Know Why You Think What You Think

Various Perspectives and Gray Areas

What would it be like to quote John 3:16 to an atheist? An atheist cannot be convinced that God loves him if he does not believe in God. It would be like trying to describe the color of a red rose to someone with red-green color blindness. His perspective is so radically different that he will not understand unless his perspective changes.

Biblically, some areas are black and white with no room for disagreement. Other issues are clear in some areas and not so clear in others. These “gray” areas require discernment, prayer, and a spirit of love.

Secular Humanism

The secular humanist position begins with the presupposition that there is no theistic God. If there is no God, there is no basis for absolute moral truths. Humans are highly evolved animals yet are not morally responsible for their actions. Deviant behavior (behavior outside of what is considered normal in a society) can be corrected by a restructuring of the person’s environment, better education, or medical intervention. The secular humanist perspective views ethical issues much differently than does the theistic perspective.

Love Your Neighbor

Norman L. Geisler, Ryan P. Snuffer

Readers are challenged to think biblically and critically through several specific ethical issues, such as war, poverty, ecology, capital punishment, stem cell research, human cloning, and more.

The theistic worldview begins with a belief in a personal, all-powerful, and morally perfect God. Moral ideas that flow from God’s nature are absolute. There is a distinct difference between right and wrong. When humans choose to do wrong, it is not simply a result of their genetic makeup or environment. Wrong choices are related to free will and are therefore deserving of punishment.

Sanctity-of-Life Principle

Life has intrinsic value because God created it. Human life especially has intrinsic value because humans are made in God’s image. A human life has value whether it is useful or not, whether it is conscious or not, whether it is good or not. According to this principle, a human has value even if he never contributes anything positive to the rest of humanity. Every human being bears the image of God and should be treated with respect.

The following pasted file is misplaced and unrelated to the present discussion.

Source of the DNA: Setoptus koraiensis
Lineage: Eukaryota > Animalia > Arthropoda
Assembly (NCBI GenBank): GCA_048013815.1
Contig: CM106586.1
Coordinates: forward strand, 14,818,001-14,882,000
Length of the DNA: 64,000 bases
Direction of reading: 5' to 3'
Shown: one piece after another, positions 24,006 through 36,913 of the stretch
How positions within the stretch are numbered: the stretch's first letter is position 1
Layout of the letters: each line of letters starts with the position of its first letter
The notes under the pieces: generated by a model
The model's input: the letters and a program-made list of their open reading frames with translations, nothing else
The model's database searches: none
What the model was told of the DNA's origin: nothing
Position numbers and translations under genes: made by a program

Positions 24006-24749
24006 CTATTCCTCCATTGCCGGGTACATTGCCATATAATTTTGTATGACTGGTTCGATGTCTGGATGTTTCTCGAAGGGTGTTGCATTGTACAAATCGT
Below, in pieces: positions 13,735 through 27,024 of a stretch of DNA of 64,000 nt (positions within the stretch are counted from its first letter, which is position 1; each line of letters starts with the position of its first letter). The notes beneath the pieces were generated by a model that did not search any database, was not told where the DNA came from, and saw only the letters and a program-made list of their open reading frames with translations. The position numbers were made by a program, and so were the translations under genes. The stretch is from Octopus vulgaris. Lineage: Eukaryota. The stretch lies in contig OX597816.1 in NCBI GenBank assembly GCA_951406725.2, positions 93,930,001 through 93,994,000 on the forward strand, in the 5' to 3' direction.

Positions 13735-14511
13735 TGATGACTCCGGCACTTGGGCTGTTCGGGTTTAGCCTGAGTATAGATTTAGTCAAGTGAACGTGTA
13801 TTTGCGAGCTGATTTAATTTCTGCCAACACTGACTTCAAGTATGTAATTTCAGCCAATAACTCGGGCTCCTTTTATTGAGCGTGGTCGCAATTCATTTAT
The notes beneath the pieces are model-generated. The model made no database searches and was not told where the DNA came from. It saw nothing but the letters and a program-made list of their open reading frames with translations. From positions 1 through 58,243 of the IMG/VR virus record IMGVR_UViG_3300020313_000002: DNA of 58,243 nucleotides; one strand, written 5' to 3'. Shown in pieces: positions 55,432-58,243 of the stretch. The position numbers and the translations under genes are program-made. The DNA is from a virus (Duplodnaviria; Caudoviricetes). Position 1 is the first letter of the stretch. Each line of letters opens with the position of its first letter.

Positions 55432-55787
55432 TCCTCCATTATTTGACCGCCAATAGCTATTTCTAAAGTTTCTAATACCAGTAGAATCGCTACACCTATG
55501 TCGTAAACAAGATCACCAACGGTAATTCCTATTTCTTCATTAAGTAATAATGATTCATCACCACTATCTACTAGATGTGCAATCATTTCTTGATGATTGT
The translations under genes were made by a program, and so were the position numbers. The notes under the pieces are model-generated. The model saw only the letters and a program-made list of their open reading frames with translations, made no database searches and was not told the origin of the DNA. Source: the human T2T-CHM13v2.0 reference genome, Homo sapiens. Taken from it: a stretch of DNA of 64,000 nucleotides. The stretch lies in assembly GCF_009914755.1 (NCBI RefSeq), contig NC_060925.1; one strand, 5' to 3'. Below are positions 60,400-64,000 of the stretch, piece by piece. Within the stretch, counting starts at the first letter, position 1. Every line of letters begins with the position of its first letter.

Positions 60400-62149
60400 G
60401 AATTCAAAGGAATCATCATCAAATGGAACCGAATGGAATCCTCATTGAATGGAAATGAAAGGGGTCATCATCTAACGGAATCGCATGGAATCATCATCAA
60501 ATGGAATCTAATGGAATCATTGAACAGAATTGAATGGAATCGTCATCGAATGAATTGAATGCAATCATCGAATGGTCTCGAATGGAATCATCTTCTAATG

Quality-of-Life Principle

The sanctity-of-life principle can be contrasted with the quality-of-life principle of secular humanism. The quality-of-life principle is based on the idea that the quality of one’s existence is the preeminent factor in making moral choices. For example, a woman may choose whether or not to have an abortion solely on the basis of how that choice would affect the quality of her life—or the quality of life that the unborn child might expect to have. Secular humanists would say that some abortions are justified because the child would be born into a bad home situation. It would be better for him not to be born than to have a bad quality of life. As we go through the issues covered in this book, you will notice how the Christian position consistently emphasizes the sanctity-of-life principle. Sometimes disagreements arise when believers try to apply the sanctity-of-life principle to an issue like war or capital punishment. For example, should the sanctity-of-life principle apply to a criminal or an enemy?

It is just as important for a person to know how she thinks as it is to know what she thinks.

Sovereignty-of-God Principle

The theist believes in a personal God who is sovereign over the universe. This relates to His ability and right to control the universe. In ethics, it means that God is sovereign over life-and-death matters. The secular humanist rejects God and any concept of sovereignty of a higher being. Man is the measure of all things. For all practical purposes, man is God. He can create, destroy, or manipulate life. This point is especially relevant to biomedical issues.

Does the end justify the means? This question is answered “no” by a biblical theist and “yes” by the secular humanist. The humanist says that it is justifiable to destroy some lives in order to improve the quality of or save other lives. The theist leaves life-and-death matters up to God when at all possible. The humanist would be inclined to say that he is pro-cure about human health, but would be willing to use human embryos to achieve this end. Theists would view curing diseases as a positive end but would avoid using human embryos (especially if abortion were involved) in any way to bring about the cure.


The two worldviews of secular humanism and biblical theism are in stark contrast to each other. They neither agree philosophically nor agree often on the specific issues in ethics. They come from different perspectives and reach different conclusions. Many people have never taken the time to consider their own perspective and how it influences their decisions in life. It is just as important for a person to know how she thinks as it is to know what she thinks.

This article is adapted from Love Your Neighbor: Thinking Wisely about Right and Wrong by Norman L. Geisler and Ryan P. Snuffer.

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